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I replaced both my batteries last year. For my car I went with the Mopar replacement even though it has a white case. Didn't matter to me as it's in the trunk out of site. Couldn't live with that in in my Jeep though where it's under the hood. Black Jeep/white battery case, no way. I got one from Canadian Tire for $60 less with a 4 year full replacement warranty with higher cranking amps etc. Both the Mopar and the Canadian Tire batteries are made by Exide BTW.

Bernie
 

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Discussion Starter #6
Ok so there are only certain batteries with this vent tube i take it. What about a battery like optima? would they work or can you get it to work. Just want to get a good one

sent from mobile device
 

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Optima's are great batteries. But you have to understand that they are not a gel or standard flooded battery, they are Absorbed Gas Mat.
When an AGM (dry cell/Optima) battery's voltage drops below 10.5 volts, it discharges, and an older normal charger won't get it back up to par like a normal battery. You have to have either a special charger for the AGM battery, or you have to charge it with your normal charger by charging a regular battery, and running jumper cables from the regular battery being charged over to the AGM battery. Cheap trickle chargers may not work on this battery either.

Most newer high quality chargers will charge this battery. I have never had to replace a yellow top or Blue top Optima and I have used them up to 5-6 years, selling the car they were in before any failure.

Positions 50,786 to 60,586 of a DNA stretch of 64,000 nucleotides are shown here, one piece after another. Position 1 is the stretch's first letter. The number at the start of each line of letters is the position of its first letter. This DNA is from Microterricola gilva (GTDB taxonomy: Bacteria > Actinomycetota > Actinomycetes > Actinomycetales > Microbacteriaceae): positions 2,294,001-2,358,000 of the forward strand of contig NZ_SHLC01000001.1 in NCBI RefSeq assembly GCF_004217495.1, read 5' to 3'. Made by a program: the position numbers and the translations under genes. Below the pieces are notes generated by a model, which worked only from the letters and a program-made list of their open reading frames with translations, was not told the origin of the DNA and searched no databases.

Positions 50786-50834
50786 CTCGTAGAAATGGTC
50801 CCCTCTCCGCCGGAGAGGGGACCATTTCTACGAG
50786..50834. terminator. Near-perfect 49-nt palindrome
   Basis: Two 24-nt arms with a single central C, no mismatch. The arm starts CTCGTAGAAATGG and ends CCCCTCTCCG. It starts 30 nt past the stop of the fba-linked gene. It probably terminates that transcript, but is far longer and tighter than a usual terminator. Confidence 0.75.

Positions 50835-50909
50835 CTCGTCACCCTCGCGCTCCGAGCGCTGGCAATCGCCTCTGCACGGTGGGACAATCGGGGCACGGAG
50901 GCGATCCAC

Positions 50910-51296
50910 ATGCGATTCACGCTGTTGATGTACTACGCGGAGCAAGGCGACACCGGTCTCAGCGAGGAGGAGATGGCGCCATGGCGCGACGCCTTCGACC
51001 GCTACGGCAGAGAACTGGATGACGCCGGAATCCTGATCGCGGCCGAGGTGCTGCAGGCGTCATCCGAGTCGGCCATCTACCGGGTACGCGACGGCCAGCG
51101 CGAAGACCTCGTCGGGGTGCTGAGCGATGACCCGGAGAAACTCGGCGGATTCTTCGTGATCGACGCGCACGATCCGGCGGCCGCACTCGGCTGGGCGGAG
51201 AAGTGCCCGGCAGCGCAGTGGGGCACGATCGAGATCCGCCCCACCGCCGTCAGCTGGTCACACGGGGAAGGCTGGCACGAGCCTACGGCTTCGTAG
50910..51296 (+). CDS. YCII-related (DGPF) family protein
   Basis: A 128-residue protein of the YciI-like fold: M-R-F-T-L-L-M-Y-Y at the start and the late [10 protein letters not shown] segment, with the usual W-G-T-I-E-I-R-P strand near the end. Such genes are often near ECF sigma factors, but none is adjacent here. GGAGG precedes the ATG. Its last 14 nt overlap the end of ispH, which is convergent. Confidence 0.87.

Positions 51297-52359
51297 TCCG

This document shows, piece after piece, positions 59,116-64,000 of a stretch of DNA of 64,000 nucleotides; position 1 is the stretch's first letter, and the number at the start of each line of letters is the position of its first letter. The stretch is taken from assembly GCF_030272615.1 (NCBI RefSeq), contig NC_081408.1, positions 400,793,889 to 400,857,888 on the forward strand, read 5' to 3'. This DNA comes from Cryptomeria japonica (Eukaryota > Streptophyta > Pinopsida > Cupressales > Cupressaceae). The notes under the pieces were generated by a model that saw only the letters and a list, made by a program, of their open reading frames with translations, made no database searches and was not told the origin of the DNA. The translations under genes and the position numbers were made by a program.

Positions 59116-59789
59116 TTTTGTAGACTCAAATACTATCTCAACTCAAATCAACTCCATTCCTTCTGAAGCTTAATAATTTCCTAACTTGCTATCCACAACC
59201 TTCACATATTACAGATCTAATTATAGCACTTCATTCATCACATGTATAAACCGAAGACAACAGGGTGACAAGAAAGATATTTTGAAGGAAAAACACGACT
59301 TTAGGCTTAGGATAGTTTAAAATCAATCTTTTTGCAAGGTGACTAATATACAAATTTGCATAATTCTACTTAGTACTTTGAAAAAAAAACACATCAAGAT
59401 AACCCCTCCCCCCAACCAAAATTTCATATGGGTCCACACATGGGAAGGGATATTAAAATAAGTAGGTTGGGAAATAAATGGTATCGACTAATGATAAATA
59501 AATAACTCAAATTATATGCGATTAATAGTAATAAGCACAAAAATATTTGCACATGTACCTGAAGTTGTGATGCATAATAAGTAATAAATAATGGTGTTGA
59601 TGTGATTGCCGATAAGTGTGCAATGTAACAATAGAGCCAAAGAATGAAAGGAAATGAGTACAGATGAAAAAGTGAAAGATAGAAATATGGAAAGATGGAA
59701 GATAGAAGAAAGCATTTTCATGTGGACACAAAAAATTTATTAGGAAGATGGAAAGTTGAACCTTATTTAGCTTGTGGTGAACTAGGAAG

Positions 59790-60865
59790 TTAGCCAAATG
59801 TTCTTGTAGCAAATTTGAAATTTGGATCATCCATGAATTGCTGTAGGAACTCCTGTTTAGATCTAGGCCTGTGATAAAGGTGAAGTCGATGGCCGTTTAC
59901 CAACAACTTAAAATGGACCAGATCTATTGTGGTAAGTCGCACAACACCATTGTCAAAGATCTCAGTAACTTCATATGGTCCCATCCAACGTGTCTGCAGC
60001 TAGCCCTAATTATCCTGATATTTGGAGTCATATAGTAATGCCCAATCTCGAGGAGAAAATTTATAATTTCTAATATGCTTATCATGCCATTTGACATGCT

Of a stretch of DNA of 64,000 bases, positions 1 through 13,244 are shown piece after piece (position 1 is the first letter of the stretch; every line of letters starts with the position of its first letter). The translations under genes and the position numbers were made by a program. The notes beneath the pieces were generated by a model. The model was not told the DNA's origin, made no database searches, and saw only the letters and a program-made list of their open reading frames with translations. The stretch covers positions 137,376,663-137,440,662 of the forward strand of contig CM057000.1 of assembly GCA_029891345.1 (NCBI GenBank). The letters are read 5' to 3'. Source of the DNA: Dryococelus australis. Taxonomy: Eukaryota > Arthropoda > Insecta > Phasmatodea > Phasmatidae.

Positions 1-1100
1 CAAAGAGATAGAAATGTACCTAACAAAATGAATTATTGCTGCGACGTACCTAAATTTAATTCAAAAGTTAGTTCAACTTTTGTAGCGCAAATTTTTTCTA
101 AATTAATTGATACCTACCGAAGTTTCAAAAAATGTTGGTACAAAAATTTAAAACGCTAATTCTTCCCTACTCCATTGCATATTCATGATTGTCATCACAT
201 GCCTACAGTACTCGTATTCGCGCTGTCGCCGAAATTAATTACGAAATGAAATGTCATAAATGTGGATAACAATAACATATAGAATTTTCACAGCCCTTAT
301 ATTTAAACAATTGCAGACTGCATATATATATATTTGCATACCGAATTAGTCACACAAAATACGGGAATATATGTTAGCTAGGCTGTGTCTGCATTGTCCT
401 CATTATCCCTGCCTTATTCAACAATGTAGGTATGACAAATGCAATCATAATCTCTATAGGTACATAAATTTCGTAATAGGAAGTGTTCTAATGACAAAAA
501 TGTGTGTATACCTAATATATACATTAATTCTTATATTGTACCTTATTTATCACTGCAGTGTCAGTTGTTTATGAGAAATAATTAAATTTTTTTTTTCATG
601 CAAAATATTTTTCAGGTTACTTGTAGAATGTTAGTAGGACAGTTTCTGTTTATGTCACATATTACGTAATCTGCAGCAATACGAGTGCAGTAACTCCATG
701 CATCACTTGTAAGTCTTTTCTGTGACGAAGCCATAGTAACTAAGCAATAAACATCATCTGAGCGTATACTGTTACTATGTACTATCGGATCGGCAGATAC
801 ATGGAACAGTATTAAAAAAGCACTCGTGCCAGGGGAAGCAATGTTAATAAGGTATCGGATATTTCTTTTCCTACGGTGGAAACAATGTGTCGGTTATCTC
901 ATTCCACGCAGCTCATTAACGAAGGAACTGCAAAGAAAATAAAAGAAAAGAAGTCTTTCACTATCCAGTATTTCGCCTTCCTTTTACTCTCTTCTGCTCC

Most negative comments about Optima batteries are from people who are uneducated on the product. People in the know, don't have much to complain about.

That being said, there are a few high quality batteries out there, buy what you feel comfortable with.
 

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From the Optima site:
" Alternators are NOT chargers. Don't rely on your alternator to do the work of a charger. If your battery is discharged to the point where it cannot start your vehicle, use a charger as soon as possible to make sure your battery gets fully charged.
An alternator is meant to maintain a battery, not charge it.
Batteries eventually die. Batteries are a consumable product. No battery will last forever. The goal is to consistently maintain your battery to get the most life out of it.
Different chargers. Different capabilities. Under normal conditions most 12 Volt automatic battery chargers will work on an AGM battery. Many newer battery chargers have settings specifically for AGM batteries; some even have separate settings for OPTIMA REDTOP® and YELLOWTOP® batteries, like the OPTIMA® Chargers Digital 1200 12V Performance Battery Charger and Maintainer.
AGM and gel technology differ. Remember that the technology of an AGM battery is not the same as a gel battery, which has its own charging requirements. If your charger offers different modes, select the correct one for your battery. If you use the gel setting to charge an AGM battery, it won't fully charge and, over time, it will actually damage your AGM battery.
Under normal starting conditions, an OPTIMA battery should never experience "at-rest" voltages below 12 volts. Most 12 volt chargers and alternators have no problem recharging an OPTIMA if it has an "at-rest" voltage of 10.5 volts or greater.
The magic threshold – 10.5 volts. The charging scenario for a deeply discharged AGM battery, one that's dipped below 10.5 volts, may be slightly different. The OPTIMA Digital 1200 can charge batteries discharged to only 1.5 volts! For other chargers tips for recovering a deeply discharged AGM battery can be found in OPTIMA's tech tip, How to Resuscitate a Deeply Discharged AGM Battery................
 

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Don't throw away a "dead" Optima battery!!! From the Optima site:

Like a ghost story, sometimes the seemingly dead really aren't dead at all. The same may be true for your deeply discharged AGM battery.
In time, AGM batteries, including OPTIMA® batteries, may fail. Typically, failures are often caused when a starting battery is used in a cycling application, for which a deep-cycle battery is the better choice.